Dunn County Board to consider remodeling old health care center
By LeAnn R. Ralph
MENOMONIE — The Dunn County Board’s Ad Hoc Space Needs committee has decided to ask for funding to remodel the old health care center for county offices at the Dunn County Board’s May meeting.
The space needs committee met March 28 to review preliminary plans for the estimated $11.5 million project with Bill Aubrey of Hoffman LLC, the architectural firm that designed the county’s new health care center currently under construction.
“People-centered” services, such as the Department of Human Services, Home Care Nursing, the Public Health Department, the Veterans’ Services Department, the Dunn County Transit Commission and the facilities department would be located on the lower level and first floor of the existing health care center.
The second floor of the existing building would remain empty for the time being and would have the ceilings removed for fire protection and air flow purposes.
Moving the departments to one building would save the county an estimated $400,000 to $500,000 per year on office space the county rents now and on travel time for county employees to go back and forth between offices stretched out over several miles from the Government Center on Wilson Avenue to the highway department on state Highway 12/29.
Residents in the Dunn County Health Care Center will move to the new facility in July or August.
If the Dunn County Board approves the project, construction to remodel the old health care center building would start this fall.
Initially, the architects at Hoffman had considered using the existing walls in the old health care center but discovered that the space would not be as usable for county departments or that certain departments would end up with much more space than was actually needed.
The estimated remodeling cost for using the existing walls was $10.4 million and would have resulted in 59,808 square feet of finished space.
Hoffman LLC also considered gutting the interior of the healthcare center building and building completely new spaces for the county departments.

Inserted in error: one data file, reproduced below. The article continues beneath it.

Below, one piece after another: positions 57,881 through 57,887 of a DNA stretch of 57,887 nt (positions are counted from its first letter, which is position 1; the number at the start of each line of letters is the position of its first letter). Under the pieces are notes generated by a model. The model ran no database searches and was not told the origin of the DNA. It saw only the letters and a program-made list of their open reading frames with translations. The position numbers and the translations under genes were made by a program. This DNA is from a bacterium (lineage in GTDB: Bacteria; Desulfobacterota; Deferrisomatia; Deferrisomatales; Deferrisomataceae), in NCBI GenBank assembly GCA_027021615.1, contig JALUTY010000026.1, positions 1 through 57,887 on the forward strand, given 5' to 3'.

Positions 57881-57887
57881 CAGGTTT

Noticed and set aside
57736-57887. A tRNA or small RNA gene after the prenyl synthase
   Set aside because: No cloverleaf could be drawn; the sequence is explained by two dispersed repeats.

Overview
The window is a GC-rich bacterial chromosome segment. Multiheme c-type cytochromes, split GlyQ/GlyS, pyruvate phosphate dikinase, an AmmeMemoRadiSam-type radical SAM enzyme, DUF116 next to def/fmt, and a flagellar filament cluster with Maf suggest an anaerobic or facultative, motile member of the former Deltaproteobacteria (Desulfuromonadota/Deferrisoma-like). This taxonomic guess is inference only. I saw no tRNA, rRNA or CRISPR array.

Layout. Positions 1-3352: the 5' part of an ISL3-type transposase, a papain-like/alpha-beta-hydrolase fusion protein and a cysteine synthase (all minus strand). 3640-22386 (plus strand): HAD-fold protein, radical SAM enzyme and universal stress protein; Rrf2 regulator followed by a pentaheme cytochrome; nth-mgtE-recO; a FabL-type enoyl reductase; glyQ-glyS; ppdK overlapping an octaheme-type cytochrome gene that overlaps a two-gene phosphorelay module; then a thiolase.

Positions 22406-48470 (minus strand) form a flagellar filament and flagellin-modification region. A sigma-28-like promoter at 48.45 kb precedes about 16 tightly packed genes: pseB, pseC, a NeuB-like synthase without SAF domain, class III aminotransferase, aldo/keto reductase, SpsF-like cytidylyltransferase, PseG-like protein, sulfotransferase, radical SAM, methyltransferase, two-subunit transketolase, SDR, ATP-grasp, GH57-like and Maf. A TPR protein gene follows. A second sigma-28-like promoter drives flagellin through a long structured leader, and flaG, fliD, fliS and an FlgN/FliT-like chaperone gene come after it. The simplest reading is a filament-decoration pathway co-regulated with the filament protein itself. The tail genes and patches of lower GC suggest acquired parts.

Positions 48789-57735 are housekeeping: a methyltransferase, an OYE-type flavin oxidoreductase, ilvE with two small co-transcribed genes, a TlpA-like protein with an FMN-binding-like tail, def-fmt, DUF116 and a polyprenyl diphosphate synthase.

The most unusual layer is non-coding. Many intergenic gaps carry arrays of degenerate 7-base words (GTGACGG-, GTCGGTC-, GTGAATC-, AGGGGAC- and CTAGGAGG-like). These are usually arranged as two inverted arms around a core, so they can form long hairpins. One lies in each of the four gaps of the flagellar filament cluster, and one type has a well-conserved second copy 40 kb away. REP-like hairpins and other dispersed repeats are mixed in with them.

Demolishing the old walls and building new spaces would have cost an estimated $10.9 million and would have resulted in 52,114 square feet of finished space.
The current design under development is a blend of using the existing walls in some parts of the building and demolition and building new walls in other parts of the building.
The current design, dated March 20, 2013, would cost an estimated $11.5 million and would result in 68,915 square feet.
The total cost for all of the designs includes about $150,000 for construction management and $300,000 for financing costs, contingencies and moving expenses.
Steve Rasmussen of Boyceville, chair of the Dunn County Board, said the interest rates for remodeling the old health care center are expected to be even better than the interest rates received for building the new health care center.
“Borrowing is as good as it will get right now,” he said.
Bids for the new health care center came in at 15 percent less than the design estimate.
The exact cost of the remodeling project will not be determined until the county board accepts bids and approves issuing general obligation bonds, but at the May meeting, the ad hoc committee can ask the county board for approval to borrow up to a certain amount, Rasmussen noted.
Between now and the May county board meeting, financial consultants will be working on cost projections and tax levy impacts.
The Ad Hoc Space Needs committee also is planning to hold a workshop for county board members before the May meeting to present information on remodeling the old health care center.
The ad hoc committee unanimously approved a motion to ask the county board at the May meeting for funding to remodel the old health care center.